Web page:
Turkish Hacking Group Cyber Warrior’s e-Magazine : TeknoDE

Cyber Warrior is one of the biggest hacker groups in Turkey. The group was established in 1999. Their first significant cyber-attack was in 2003, when they launched a massive operation against 1,500 U.S. websites in protest against the American invasion of Iraq and a specific incident where Turkish military personnel in northern Iraq were captured and interrogated by the U.S. Army.

Turkish Hacking Group Cyber Warrior
Turkish Hacking Group Cyber Warrior

Cyber Warrior (CW) comprises teams for strategy, intelligence, logistics, R&D and a dedicated unit for waging cyber-attacks named Akincilar. In recent weeks, for examples, Akincilar has attacked official government websites of countries that discriminate against their Muslim populations, in their opinion.

Additionally, CW has been active developing cyber tools and improving others. They even write instructional manuals on cyber security and have established a Cyber Academy, where they provide online training.

In September 2014, the group published their first monthly e-Magazine. The magazine is published on their online platforms and it includes cyber news items from the IT world, new technologies, cyber security, hacking news, programming and more.

September 2014 issue of TeknoDE
September 2014 issue of TeknoDE

In their first issue, they featured a cryptography contest with the top prize of a book, mug and mouse pad.

Cryptography Contest
Cryptography Contest

In their October issue, they reviewed the recently discovered Shellshock vulnerability, shared information on how to locate a lost mobile phone and discussed ways to hack into Gmail accounts, and aircraft and satellite systems.

October 2014 issue of TeknoDE
October 2014 issue of TeknoDE

A couple of weeks ago, they produced the November 2014 issue, featuring articles about credit card frauds, new Android malware and interviews with Cyber Warrior founders.

November 2014 issue of TeknoDE

 

Currently, the magazine is in Turkish and it increases awareness of the Cyber world for users, while promoting an interest in cyber security among them.

Members of the website and readers of CWTeknoDE will not only be motivated to hack, but with this magazine they will have chance to learn more about the cyber world, and methods and vulnerabilities.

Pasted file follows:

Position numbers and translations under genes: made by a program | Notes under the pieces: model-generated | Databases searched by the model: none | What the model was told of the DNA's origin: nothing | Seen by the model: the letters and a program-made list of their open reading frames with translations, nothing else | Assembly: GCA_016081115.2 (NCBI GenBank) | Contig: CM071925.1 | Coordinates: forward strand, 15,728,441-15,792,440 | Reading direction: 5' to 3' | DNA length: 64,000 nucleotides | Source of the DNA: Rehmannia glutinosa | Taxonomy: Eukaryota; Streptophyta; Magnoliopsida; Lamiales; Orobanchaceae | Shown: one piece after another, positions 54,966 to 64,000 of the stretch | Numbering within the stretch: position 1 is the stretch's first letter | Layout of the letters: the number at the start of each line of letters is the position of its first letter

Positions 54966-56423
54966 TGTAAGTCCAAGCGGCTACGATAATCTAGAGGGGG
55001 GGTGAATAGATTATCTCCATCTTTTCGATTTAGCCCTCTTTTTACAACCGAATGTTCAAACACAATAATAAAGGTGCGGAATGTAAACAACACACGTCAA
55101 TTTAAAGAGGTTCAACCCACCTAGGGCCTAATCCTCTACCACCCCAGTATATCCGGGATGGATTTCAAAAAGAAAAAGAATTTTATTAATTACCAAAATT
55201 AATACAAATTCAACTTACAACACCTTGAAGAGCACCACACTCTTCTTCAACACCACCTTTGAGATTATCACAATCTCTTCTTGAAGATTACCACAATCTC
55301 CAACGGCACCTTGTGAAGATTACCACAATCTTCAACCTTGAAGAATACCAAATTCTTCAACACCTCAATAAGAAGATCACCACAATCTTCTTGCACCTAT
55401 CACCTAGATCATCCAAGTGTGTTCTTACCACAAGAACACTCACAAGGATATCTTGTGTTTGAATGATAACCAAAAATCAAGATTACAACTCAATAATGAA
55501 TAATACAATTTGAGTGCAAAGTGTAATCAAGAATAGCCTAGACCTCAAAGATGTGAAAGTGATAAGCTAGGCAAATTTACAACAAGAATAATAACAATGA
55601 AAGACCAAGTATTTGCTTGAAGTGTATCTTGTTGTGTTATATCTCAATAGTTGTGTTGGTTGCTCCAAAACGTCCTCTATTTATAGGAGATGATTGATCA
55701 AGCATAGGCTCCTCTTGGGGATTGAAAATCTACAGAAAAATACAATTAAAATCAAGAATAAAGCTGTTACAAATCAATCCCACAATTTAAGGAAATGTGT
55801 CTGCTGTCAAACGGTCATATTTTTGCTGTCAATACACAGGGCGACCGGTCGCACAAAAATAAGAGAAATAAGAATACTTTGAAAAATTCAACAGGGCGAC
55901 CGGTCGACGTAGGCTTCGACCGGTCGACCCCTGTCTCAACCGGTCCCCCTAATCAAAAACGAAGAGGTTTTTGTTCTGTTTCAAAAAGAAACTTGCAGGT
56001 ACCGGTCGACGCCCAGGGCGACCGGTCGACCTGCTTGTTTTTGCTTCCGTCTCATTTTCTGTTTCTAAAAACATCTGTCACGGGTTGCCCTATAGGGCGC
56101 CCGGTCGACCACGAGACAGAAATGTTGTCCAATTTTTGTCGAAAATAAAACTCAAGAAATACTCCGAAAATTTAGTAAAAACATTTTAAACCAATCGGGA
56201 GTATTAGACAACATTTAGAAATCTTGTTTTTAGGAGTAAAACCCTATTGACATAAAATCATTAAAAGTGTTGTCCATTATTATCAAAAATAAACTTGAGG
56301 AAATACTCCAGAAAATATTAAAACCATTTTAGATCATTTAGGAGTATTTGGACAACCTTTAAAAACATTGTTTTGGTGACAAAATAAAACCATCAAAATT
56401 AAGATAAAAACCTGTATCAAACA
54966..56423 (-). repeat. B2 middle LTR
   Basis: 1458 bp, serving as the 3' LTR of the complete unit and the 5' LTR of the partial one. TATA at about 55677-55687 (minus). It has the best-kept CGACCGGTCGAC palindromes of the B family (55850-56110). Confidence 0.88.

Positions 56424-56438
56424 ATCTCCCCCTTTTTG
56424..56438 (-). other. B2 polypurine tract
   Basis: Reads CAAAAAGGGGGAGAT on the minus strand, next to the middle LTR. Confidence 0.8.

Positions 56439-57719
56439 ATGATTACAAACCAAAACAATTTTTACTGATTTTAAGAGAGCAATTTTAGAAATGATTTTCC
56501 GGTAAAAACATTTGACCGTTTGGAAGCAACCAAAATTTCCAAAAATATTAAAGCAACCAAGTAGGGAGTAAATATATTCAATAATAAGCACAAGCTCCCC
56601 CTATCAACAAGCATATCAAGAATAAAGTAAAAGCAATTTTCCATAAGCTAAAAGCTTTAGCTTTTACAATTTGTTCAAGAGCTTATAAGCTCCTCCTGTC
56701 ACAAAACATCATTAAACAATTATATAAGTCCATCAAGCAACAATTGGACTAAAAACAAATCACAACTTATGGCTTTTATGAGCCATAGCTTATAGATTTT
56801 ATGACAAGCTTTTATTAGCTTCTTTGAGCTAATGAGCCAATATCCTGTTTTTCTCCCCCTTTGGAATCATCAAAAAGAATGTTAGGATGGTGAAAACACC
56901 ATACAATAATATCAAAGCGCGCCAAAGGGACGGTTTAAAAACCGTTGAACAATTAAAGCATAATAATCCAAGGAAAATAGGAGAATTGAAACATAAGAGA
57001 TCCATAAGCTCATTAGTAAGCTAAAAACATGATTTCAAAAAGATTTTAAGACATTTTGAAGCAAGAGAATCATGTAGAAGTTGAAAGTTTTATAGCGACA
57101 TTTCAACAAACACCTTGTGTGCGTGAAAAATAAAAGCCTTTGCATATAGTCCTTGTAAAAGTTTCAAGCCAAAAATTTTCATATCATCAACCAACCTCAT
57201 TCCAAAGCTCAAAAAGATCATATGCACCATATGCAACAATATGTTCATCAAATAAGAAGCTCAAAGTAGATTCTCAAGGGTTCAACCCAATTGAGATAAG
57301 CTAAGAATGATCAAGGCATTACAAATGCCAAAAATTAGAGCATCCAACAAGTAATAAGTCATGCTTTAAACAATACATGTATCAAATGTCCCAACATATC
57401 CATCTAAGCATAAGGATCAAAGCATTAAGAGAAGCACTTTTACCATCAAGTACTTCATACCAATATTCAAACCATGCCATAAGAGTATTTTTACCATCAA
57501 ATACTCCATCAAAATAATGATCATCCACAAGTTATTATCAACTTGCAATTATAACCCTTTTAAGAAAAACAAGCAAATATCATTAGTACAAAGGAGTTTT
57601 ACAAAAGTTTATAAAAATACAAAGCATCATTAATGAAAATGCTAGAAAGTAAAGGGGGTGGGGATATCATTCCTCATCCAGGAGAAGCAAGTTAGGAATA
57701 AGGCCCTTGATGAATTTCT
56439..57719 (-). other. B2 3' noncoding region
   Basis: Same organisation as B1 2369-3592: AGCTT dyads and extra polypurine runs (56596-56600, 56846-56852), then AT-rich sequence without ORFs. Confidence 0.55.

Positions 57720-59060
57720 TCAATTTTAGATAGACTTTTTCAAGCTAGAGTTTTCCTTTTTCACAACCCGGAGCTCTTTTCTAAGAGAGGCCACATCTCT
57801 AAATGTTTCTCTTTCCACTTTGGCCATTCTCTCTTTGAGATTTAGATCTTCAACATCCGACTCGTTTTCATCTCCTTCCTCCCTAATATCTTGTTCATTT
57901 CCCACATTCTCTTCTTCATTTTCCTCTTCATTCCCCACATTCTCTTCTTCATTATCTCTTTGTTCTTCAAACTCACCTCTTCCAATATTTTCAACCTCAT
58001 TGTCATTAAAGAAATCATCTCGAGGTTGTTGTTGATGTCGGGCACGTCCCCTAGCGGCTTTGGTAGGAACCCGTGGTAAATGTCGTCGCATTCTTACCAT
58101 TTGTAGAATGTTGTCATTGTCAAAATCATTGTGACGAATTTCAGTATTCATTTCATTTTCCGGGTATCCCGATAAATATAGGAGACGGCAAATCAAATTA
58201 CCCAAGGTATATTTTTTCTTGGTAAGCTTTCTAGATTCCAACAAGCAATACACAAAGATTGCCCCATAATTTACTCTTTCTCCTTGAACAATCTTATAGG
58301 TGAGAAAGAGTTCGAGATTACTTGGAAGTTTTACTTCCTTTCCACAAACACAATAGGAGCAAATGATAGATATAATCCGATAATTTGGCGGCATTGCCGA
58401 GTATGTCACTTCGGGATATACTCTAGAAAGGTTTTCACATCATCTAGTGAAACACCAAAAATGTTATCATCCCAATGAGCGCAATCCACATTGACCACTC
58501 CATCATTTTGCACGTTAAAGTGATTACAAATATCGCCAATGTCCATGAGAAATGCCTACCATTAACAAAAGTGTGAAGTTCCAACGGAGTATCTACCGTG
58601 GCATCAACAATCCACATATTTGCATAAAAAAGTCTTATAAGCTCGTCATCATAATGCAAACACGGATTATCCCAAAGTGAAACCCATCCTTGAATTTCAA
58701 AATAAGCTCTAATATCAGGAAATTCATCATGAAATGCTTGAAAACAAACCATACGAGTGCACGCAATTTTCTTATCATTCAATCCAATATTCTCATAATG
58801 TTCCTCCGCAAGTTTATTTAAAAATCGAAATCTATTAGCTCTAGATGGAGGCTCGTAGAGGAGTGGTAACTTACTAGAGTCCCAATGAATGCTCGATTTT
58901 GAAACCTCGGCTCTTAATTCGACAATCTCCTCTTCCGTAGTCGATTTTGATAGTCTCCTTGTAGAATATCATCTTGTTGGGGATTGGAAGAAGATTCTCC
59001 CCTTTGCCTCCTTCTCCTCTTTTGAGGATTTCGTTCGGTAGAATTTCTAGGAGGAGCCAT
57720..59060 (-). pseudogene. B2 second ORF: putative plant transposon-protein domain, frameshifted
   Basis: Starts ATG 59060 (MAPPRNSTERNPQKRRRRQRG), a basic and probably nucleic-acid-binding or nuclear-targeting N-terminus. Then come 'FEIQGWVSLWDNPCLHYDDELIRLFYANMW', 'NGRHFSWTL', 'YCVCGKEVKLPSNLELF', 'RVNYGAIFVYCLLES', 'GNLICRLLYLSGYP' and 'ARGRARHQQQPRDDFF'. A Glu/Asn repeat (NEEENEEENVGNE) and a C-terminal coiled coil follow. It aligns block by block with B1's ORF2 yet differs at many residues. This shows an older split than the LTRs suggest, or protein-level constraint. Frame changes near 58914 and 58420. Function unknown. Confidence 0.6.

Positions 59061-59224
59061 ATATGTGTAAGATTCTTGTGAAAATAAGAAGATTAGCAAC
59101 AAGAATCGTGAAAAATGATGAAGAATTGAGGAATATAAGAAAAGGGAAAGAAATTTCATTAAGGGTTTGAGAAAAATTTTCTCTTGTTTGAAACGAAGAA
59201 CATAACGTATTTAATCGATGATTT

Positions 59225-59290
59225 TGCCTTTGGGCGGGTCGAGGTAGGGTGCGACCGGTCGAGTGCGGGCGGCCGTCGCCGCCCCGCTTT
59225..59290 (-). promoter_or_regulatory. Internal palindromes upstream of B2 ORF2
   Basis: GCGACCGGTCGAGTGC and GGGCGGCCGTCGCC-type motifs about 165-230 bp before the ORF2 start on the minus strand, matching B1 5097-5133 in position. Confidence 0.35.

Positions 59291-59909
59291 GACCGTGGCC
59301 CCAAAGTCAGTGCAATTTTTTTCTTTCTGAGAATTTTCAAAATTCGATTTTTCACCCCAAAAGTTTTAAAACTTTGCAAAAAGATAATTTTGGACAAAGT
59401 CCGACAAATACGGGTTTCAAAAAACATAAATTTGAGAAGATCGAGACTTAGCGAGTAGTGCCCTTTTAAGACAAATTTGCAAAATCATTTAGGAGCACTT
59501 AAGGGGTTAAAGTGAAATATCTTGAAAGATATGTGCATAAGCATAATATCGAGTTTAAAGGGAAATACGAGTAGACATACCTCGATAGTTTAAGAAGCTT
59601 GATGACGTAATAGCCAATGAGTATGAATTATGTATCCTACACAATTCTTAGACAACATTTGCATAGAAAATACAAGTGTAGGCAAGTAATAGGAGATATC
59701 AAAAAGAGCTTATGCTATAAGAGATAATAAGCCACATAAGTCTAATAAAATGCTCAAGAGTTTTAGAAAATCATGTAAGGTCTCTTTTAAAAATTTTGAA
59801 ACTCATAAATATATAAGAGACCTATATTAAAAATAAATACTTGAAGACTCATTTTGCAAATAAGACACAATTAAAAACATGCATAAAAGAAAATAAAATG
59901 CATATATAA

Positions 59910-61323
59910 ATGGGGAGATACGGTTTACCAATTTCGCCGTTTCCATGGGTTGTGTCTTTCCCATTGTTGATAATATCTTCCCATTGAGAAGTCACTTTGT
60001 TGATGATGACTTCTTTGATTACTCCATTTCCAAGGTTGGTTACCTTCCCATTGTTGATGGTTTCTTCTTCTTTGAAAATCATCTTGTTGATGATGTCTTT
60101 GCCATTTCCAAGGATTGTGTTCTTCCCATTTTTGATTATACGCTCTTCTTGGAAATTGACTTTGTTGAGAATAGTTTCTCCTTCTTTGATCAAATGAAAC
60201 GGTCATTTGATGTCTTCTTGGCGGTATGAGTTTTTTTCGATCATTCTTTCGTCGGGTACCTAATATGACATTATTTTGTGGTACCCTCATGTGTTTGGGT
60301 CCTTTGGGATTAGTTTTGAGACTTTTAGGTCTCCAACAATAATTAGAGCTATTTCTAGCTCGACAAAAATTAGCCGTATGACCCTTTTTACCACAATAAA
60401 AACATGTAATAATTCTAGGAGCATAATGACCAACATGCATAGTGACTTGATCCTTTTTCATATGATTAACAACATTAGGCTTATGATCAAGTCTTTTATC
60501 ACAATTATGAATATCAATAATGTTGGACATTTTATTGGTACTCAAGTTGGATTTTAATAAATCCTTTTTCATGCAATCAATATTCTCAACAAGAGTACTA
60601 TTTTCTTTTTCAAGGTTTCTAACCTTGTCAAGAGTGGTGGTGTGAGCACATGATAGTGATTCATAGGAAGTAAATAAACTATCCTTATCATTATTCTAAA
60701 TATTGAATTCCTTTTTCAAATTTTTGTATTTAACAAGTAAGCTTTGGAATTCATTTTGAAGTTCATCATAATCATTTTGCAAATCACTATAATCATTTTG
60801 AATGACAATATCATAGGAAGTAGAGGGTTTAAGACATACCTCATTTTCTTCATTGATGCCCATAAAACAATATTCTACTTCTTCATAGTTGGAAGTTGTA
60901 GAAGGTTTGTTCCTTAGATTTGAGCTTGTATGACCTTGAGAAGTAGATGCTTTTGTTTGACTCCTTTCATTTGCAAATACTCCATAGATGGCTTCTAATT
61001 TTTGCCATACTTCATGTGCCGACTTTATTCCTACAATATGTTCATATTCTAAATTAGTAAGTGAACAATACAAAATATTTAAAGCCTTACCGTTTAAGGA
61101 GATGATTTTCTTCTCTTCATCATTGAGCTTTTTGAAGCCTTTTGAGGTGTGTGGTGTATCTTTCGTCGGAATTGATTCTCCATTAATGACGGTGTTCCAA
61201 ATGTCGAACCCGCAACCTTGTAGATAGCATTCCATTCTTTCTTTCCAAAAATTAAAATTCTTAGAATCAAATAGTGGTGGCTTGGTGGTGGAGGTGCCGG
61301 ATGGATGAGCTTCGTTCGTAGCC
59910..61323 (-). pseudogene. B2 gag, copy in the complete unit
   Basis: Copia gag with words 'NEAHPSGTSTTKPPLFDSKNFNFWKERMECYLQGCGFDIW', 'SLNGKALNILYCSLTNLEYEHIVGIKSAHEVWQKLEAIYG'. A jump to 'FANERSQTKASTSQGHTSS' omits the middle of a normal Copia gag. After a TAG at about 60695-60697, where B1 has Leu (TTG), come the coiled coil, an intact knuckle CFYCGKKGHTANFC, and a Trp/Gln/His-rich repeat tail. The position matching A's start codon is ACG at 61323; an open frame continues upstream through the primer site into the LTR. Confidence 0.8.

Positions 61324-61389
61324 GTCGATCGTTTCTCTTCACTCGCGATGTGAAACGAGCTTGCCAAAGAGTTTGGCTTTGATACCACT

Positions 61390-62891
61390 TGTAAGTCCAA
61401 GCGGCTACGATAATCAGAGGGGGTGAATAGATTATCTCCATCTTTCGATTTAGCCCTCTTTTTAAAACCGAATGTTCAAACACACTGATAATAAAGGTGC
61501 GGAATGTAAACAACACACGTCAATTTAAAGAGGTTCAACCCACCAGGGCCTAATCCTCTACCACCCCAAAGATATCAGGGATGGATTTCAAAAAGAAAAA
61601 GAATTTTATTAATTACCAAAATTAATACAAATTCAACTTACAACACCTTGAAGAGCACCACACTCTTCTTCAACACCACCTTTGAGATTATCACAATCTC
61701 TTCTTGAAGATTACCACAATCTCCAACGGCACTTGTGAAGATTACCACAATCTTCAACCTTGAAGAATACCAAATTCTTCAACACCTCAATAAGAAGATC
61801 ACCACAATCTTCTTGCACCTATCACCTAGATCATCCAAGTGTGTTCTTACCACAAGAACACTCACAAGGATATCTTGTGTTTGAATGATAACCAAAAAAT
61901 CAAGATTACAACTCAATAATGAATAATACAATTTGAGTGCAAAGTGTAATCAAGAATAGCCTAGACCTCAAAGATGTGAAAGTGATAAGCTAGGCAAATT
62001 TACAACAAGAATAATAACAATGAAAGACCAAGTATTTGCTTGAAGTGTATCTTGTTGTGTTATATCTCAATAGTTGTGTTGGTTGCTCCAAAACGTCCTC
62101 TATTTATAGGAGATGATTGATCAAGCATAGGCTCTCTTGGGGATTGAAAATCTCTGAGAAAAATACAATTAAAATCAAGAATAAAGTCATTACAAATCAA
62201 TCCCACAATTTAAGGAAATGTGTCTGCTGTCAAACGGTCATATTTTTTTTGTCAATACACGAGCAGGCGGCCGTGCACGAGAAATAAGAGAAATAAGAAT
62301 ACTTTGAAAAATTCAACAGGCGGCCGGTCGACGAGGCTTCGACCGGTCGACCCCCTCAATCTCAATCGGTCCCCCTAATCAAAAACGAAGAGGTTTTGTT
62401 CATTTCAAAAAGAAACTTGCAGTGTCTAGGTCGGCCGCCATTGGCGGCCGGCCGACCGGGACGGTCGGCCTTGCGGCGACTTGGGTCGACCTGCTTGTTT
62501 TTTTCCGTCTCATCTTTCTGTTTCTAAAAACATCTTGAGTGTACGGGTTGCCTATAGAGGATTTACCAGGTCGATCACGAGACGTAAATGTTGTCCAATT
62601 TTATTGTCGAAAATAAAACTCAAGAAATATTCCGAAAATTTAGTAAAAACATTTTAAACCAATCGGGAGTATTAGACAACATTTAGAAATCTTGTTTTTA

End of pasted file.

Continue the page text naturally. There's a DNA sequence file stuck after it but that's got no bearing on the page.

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HACKoDROID: An Increasing Tendency Toward Smartphone-Based Attacks

New Smartphone technologies have made our lives easier. At the touch of a button, you can call a cab, pay bills, connect with your friends and even reach your personal trainer. On the other hand, the world of hacking and cracking now also has a lot of useful tools to hack your system and steal your data, using a smartphone.

We have recently seen the development and publishing of hack applications for smartphones on underground forums. The wide range of such tools means that anybody can find a suitable tool for dubious purposes. The items available include a variety of DDoS tools, wireless crackers, sniffers, network spoofers and more.

HackForum Post
HackForum Post

Most tools are only available for Android smartphones, and many require root permissions. The most popular tool for cookie theft is DroidSheep. With the help of this tool, an attacker can collect all browsing data, including logins, passwords and more, merely by using the same Wi-Fi network as the victim.

Moreover, the attacker can connect to the victim’s password-protected Wi-Fi network. There are several Wi-Fi cracking tools, for example, WIBR+ uses uploaded password databases to identify passwords common to the victim’s network. The users can also upload and update these databases. Another tool – Wi-Fi Kill – is capable of shutting down any other device connected to the same network and can intercept pictures and webpages recently visited by users of this network.